Amcu talks with platinum sector postponed

Strikes on the platinum belt entered it second day, as negotiations have been postponed until Monday. (Gallo)

Strikes on the platinum belt entered it second day, as negotiations have been postponed until Monday. (Gallo)

Talks to solve the Amcu march in the platinum sector would resume on Monday, the department of labour said.

Spokesperson Musa Zondi said: "[The parties] agreed to continue talking from Monday, for three days. Hopefully they will come to some kind of agreement."

The Commission for Conciliation, Mediation and Arbitration would then facilitate talks between employers Impala Platinum, Lonmin, Anglo American Platinum, and the Association of Mineworkers and Construction Union (Amcu).

Zondi said Labour Minister Mildred Oliphant and Mineral Resources Minister Susan Shabangu, who were present at the start of the talks on Friday, would not attend on Monday.

The strike by the union at Impala, Lonmin and Anglo American Platinum entered its second day on Friday.

Amcu is pushing for an entry-level monthly salary of R12 500.

'Shared agreement'
Zondi said that at the CCMA talks on Friday an agenda for the way forward was reached by "shared agreement". Asked to elaborate on the agenda, he said: "R12 500, that's the first issue, obviously".

Security was tight at the CCMA offices and the media were kept in a holding room from 9am. Shortly before 11.30am, there was a photo opportunity as all parties sat down for the first time all together on Friday.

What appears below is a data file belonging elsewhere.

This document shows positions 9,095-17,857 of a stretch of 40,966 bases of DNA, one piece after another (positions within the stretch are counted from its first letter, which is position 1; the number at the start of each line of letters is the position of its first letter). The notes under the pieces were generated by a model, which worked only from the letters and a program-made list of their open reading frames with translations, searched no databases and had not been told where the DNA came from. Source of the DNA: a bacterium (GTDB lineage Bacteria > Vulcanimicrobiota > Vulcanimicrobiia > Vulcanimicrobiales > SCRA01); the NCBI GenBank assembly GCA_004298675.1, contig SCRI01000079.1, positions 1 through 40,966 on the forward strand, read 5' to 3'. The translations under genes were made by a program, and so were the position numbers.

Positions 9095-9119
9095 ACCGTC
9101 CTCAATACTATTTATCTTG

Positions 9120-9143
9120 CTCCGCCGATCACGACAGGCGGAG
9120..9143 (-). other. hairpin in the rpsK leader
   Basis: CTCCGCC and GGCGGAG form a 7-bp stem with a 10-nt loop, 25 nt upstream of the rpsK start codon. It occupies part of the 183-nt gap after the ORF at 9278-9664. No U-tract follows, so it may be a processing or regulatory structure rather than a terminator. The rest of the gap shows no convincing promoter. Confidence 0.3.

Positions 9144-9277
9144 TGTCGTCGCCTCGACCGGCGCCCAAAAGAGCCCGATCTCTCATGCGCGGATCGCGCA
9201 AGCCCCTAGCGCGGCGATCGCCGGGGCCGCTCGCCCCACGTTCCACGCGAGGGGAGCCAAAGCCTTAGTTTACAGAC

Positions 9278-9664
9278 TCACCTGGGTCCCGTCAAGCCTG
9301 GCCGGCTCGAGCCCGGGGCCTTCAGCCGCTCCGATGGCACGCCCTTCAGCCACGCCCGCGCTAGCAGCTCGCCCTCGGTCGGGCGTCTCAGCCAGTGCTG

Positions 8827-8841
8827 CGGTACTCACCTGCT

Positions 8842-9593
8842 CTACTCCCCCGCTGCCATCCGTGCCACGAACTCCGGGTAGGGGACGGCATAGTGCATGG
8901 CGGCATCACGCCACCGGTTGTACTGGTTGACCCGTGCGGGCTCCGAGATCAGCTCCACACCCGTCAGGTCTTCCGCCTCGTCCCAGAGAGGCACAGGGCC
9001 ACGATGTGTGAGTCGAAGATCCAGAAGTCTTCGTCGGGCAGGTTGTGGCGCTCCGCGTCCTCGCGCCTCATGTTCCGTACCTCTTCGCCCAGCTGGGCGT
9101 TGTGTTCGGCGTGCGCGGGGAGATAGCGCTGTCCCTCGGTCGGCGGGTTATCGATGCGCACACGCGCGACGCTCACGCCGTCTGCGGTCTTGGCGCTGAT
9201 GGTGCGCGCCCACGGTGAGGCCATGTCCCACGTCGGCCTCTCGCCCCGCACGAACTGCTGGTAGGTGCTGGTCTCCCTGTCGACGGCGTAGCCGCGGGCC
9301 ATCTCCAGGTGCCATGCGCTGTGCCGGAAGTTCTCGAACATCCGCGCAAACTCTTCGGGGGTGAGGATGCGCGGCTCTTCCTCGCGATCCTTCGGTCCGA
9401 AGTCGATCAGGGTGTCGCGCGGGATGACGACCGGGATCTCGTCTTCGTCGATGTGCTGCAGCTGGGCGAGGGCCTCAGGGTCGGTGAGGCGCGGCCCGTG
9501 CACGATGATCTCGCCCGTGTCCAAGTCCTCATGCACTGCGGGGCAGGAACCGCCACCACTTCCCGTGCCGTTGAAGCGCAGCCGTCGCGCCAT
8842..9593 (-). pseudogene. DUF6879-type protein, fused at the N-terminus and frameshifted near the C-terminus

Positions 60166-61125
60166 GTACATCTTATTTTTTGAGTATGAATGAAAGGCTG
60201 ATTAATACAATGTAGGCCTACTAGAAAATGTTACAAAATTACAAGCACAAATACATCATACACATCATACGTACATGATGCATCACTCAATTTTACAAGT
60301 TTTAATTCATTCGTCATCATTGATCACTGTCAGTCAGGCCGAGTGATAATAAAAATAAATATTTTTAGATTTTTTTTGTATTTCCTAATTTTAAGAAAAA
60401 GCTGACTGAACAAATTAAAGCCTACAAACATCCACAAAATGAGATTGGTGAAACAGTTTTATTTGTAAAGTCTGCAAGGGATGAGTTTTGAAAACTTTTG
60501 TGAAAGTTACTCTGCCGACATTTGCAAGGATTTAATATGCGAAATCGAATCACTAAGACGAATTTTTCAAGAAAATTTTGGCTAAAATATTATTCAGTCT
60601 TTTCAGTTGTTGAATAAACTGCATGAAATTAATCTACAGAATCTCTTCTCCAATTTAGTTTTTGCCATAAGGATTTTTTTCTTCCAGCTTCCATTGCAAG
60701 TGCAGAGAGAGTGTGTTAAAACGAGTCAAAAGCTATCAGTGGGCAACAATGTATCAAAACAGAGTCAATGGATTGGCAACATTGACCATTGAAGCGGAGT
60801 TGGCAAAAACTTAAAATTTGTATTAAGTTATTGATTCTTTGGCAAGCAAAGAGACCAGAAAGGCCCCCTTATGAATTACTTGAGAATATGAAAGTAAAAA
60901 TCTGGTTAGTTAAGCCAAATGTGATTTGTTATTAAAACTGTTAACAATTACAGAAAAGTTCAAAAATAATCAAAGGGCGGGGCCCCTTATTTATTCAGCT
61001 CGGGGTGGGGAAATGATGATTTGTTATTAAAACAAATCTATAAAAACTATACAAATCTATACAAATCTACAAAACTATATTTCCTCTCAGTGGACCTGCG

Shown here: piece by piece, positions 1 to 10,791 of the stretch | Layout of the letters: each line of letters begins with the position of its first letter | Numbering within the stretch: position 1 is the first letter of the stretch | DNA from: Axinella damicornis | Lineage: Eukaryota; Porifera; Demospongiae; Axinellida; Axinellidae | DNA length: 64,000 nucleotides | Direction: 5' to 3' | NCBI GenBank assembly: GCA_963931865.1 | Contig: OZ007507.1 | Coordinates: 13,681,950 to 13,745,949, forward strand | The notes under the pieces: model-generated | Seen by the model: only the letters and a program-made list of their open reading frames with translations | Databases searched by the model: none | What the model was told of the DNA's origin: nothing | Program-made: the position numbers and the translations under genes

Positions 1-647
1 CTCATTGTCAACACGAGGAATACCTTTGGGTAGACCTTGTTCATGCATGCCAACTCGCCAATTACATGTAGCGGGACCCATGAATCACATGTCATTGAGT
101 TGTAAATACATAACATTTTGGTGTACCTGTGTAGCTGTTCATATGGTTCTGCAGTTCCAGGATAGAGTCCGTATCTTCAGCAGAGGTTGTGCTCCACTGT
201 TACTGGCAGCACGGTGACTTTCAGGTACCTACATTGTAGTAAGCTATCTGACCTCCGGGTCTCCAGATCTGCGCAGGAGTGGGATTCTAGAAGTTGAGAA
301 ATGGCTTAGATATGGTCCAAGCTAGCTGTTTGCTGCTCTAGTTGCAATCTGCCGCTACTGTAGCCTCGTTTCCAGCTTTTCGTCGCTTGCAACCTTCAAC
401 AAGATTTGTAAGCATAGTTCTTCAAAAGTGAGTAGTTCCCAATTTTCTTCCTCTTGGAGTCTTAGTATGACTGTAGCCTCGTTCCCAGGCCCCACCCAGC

No questions were allowed and no briefing was given in the few moments that the media were allowed into the negotiation room.

The media in the holding room were later informed that Amcu was holding a mini-caucus to decide whether they would talk to the employers as well as the ministers. The outcome of the mini-caucus was not communicated to the media.

Amplats chief executive Chris Griffith, Implats chief executve Terence Goodlace and Lonmin chief executive Ben Magara recently said a prolonged strike would probably further damage South Africa's reputation as an attractive business and investment destination.

Business Day on Friday reported analysts as saying that the platinum strike was one of the factors that weakened the rand against the US dollar.

On Thursday, the exchange rate was R11 to the US dollar, its weakest in over five years. – Sapa

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